US Secretary of Energy Steven Chu famously said “Energy Efficiency isn’t just low-hanging fruit; it’s fruit lying on the ground.”  Apparently Secretary Chu has not tried to figure out a local rebate program or build a energy efficiency plan for a nationwide company.   That fruit is there and companies want to harvest the energy efficiency gains, but there is an enormous hurdle to clear – understanding how to get the rebates that are often critical to a project’s success.

A couple weeks back, Tech Crunch published an interview with Solar City CEO, Lyndon Rive in which he complains that 50 different state regulations are holding up the rate of solar adoption.  If that is true, solar has it easy.

Energy Efficiency adoption is hamstrung by the fact that there are 1000s of different energy efficiency incentive programs and navigating them can be a nightmare.  These programs vary from state to state and from utility to utility.  This is not just a problem for two facilities on different coasts of the country; it can be an issue for a company with multiple sites in a single state.  My own home state of Massachusetts has three major electric companies and 41 municipal companies.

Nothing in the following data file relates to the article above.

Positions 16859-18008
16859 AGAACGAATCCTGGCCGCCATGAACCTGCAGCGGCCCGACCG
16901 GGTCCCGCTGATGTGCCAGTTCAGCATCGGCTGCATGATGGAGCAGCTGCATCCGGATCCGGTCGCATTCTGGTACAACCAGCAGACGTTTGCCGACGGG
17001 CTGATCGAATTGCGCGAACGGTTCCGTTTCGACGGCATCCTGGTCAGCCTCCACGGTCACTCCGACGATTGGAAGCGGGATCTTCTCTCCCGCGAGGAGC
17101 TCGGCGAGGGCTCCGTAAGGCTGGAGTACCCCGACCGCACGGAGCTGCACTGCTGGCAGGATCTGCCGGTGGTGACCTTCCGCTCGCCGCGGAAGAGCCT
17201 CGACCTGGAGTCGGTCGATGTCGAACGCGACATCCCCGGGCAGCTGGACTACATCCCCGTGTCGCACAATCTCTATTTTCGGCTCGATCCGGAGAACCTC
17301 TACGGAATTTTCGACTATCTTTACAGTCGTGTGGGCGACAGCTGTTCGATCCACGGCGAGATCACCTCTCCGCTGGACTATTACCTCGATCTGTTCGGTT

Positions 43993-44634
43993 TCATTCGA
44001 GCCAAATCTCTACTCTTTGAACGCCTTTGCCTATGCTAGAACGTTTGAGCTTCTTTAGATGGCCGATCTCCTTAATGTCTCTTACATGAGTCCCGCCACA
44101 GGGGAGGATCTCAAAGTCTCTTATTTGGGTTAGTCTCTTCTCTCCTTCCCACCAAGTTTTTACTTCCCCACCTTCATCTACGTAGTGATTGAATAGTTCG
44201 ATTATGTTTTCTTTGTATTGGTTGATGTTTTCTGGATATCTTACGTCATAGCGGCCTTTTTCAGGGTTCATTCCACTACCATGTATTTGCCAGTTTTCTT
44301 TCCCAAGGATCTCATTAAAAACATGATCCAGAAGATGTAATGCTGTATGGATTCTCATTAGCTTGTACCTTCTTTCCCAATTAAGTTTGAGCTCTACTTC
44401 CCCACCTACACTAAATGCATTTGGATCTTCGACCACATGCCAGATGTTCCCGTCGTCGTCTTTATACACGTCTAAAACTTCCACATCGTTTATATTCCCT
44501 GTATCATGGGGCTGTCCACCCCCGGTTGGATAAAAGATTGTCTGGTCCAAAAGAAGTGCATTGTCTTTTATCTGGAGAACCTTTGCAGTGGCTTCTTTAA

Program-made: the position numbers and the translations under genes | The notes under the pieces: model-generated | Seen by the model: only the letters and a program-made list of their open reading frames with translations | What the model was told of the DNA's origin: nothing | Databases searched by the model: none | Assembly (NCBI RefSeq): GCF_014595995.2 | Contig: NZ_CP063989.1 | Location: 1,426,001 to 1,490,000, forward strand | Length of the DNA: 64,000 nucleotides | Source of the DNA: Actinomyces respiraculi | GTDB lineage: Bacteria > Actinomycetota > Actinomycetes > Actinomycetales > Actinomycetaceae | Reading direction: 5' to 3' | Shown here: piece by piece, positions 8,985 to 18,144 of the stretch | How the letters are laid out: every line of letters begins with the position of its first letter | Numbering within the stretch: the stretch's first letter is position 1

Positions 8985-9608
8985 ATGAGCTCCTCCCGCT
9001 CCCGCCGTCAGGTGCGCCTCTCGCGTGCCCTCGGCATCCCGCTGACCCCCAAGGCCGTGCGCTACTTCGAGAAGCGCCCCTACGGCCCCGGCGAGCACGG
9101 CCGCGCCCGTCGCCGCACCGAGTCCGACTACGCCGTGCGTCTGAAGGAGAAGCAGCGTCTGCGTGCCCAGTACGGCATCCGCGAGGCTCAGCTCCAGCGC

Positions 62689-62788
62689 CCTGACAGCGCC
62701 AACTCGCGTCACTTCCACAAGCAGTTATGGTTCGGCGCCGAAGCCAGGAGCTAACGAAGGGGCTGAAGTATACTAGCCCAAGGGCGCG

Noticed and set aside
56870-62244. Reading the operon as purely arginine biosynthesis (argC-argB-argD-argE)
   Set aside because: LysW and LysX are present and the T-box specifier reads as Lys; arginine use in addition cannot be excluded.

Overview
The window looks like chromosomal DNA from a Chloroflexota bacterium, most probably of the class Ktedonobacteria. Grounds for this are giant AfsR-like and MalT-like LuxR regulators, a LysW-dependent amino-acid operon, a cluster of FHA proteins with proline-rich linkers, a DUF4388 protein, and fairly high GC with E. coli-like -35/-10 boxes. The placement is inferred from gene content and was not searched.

The DSIRE website is the closest thing to Babel Fish for energy sector incentive programs.  On the site, you find that there are 1,351 different financial incentives for energy efficiency (including 1,034 rebate programs).  Sounds great, but is it?  Tackling this is daunting.

My fear is that much of Secretary Chu’s fruit lying on the ground is going to rot this year because customers are unable to navigate the maze of programs.  State regulators require utilities to reduce their loads and allow them to allocate rate-payer funds to incentives.  If the utility does not make its quota, tens of millions of dollars of penalties will ensue.  It is my belief that there will be penalties unleashed across the nation as utilities tied up with regulation, and often times prescriptive direction from the regulators, will not be able to offer enough incentives to drive down load.  And companies – eager to reap the benefits of energy efficiency — are throwing up their hands rather than wrestle with the complexity and bureaucracy of the rebates.

The solution?  We need a single regimen (okay at least fewer) that is easier to understand and more accessible to the non-expert.  We also need teams of people building working bridges between the regulators, the utilities, and large businesses.  Do I think this will ever happen?  Read the New Yorker piece “As the World Burns” to understand why I think that this is a major challenge.

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